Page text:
Storey's Guide to Raising Sheep, 5th Edition

Pub Date:   |   Archive Date: 31 May 2019

Member Reviews

I am in the process of researching raising sheep and have browsed through books looking for a one stop - all the information - and here it is! The break down with each topic is all a rookie could ask for and yet the extent of the information surpasses into the next level for someone who wants to expand and continue to learn more. Covering everything from guardian dogs to fencing to feeds and breeds I will hang on to this copy for years to come. A thorough guide for anyone considering sheep as their nect venture. This is a clear cut guide with easy to follow instructions for preparing for your first flock; whether it's just a few or for a larger operation. I love that it lists breeds and regions and all the information a sheperd would need to know right here.
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An excellent introduction to all major aspects of hobby sheep farming in a thorough and accessible format. This is a great place to start learning, as well as a basic reference book, and it offers more resources to turn to for an even more in-depth look at various aspects. 

It covers sheep breeds, fencing requirements, feed and pasture concerns, common pests and diseases in sheep and more. Because of the breadth of the coverage, it is not extremely deep in any given topic but it gives you enough information to get started and tells you where to turn if you want to go further.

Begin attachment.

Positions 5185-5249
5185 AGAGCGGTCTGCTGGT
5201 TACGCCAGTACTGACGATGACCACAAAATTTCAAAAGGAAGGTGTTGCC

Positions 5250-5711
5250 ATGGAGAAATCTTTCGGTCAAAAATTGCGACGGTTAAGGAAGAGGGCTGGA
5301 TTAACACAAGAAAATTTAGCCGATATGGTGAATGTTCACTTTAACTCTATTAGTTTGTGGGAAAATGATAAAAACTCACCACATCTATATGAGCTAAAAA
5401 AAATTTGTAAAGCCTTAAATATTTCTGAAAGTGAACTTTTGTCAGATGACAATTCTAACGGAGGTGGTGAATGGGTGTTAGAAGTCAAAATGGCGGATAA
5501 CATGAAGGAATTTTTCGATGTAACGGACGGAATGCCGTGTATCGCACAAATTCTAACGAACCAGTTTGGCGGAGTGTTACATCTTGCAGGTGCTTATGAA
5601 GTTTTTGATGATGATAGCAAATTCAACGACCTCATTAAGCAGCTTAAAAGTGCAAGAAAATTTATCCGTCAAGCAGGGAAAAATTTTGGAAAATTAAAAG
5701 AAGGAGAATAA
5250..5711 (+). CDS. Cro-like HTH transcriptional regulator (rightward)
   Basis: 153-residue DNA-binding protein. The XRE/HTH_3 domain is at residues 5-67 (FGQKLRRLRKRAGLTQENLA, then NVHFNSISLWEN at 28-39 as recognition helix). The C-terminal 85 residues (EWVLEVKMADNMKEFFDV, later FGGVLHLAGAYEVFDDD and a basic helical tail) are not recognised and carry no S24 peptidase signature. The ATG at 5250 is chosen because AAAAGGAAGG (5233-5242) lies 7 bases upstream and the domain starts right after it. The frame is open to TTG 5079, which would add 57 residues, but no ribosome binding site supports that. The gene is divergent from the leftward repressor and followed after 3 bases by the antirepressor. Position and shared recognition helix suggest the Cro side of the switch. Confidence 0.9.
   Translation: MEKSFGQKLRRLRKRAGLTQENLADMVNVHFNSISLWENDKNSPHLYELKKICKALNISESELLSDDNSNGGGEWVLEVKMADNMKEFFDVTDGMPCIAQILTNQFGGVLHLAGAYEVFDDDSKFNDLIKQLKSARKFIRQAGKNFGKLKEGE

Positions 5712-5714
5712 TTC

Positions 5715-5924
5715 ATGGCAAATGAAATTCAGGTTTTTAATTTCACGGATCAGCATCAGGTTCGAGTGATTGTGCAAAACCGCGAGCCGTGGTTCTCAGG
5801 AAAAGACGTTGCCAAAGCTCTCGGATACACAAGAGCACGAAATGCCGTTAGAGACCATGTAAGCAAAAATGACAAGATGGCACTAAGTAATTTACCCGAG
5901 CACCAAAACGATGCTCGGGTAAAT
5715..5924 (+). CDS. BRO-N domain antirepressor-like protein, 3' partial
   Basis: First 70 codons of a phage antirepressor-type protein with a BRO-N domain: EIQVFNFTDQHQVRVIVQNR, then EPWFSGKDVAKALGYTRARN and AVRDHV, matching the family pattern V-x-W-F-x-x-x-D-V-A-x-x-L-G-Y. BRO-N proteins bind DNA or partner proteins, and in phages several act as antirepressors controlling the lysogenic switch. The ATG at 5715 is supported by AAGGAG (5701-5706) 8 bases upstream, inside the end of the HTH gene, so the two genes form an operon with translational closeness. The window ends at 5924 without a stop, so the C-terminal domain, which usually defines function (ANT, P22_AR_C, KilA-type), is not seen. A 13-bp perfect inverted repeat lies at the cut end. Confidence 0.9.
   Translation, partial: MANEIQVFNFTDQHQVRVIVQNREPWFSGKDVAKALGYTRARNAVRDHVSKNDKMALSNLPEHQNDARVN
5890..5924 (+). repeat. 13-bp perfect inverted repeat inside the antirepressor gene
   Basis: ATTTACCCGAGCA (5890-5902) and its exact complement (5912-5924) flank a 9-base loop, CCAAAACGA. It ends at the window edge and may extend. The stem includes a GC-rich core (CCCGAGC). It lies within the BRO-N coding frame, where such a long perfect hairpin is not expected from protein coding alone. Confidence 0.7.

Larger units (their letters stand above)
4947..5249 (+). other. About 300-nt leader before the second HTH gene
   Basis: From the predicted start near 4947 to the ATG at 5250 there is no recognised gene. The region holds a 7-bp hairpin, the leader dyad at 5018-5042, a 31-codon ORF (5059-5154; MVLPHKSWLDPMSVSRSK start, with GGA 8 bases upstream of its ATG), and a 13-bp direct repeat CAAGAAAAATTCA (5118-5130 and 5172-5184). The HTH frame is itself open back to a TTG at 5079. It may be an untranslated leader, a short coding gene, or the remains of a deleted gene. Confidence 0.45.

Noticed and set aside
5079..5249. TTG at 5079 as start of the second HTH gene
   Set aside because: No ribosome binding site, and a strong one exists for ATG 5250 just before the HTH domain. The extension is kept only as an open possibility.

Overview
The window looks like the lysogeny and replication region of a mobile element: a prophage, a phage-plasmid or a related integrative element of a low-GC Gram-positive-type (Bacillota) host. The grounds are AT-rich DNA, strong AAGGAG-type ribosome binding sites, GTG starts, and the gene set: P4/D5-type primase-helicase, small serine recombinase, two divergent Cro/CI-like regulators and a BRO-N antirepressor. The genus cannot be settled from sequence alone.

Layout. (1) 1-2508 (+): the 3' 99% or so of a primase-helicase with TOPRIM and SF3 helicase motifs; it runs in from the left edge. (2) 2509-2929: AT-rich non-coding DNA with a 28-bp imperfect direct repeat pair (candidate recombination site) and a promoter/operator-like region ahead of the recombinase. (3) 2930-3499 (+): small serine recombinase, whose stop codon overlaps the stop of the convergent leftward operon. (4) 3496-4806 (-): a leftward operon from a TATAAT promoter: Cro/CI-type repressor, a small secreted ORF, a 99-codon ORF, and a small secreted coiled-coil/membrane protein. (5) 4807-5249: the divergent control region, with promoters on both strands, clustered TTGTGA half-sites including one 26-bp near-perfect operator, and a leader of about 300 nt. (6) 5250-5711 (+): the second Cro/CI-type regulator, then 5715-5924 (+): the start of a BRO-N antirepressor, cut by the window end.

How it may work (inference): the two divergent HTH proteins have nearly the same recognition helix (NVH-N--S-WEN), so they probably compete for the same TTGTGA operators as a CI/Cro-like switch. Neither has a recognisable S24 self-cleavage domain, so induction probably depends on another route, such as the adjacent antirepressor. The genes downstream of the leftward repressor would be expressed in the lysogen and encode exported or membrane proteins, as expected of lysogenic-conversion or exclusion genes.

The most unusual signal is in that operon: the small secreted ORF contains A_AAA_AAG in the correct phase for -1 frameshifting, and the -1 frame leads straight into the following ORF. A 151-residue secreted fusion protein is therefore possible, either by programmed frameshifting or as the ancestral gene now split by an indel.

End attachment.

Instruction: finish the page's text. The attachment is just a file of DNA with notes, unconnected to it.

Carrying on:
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Not enough revision

This is the 5th edition of a book that was first written in 2000. In my opinion there has not been enough deletion of old information. Instead, new information has been grafted onto existing structures rather than undertaking complete revision.

This book attempts to give a thorough good introduction to raising sheep. It will be of greatest help to someone who is thinking about starting with sheep. 

One example is the short essay on Mendel's genetics. Modern attempts to replicate Mendel's work suggest that Mendel probably didn't do the experiments attributed to him, instead gathering his theories from a lifetime of scientific work. 

Another place where revision should have been considered is the list of breeds, which I found to be lengthy and jumbled. It barely mentions some of the breeds of sheep favored by new consumers with family backgrounds in the middle east and are preferred because their meat is lean and not marbled or greasy when cooked.

With the focus on breeds derived from European stocks, there is an assumption that most sheep behave in similar way. European and Asian sheep are quite different from each other, especially considering flocking behavior and grazing patterns. These differences mean a great deal when considering fencing, pasturing, predation dangers, dog choices, and protection animal training.

In some places I think the authors could better have referenced professional organizations and their websites rather than present shallow information – on protection animals, for example.

The discussion of vertical integration and large vs small scale farming is under-informed, as is the discussion of meat nutrition.

It several places it seems to me that the insertion of genetic jargon into the text in place of simpler words would put off some less scientifically-trained readers.

I believe that you will find better information from university sources online, your state's sheep association, and local shepherds if there are any.
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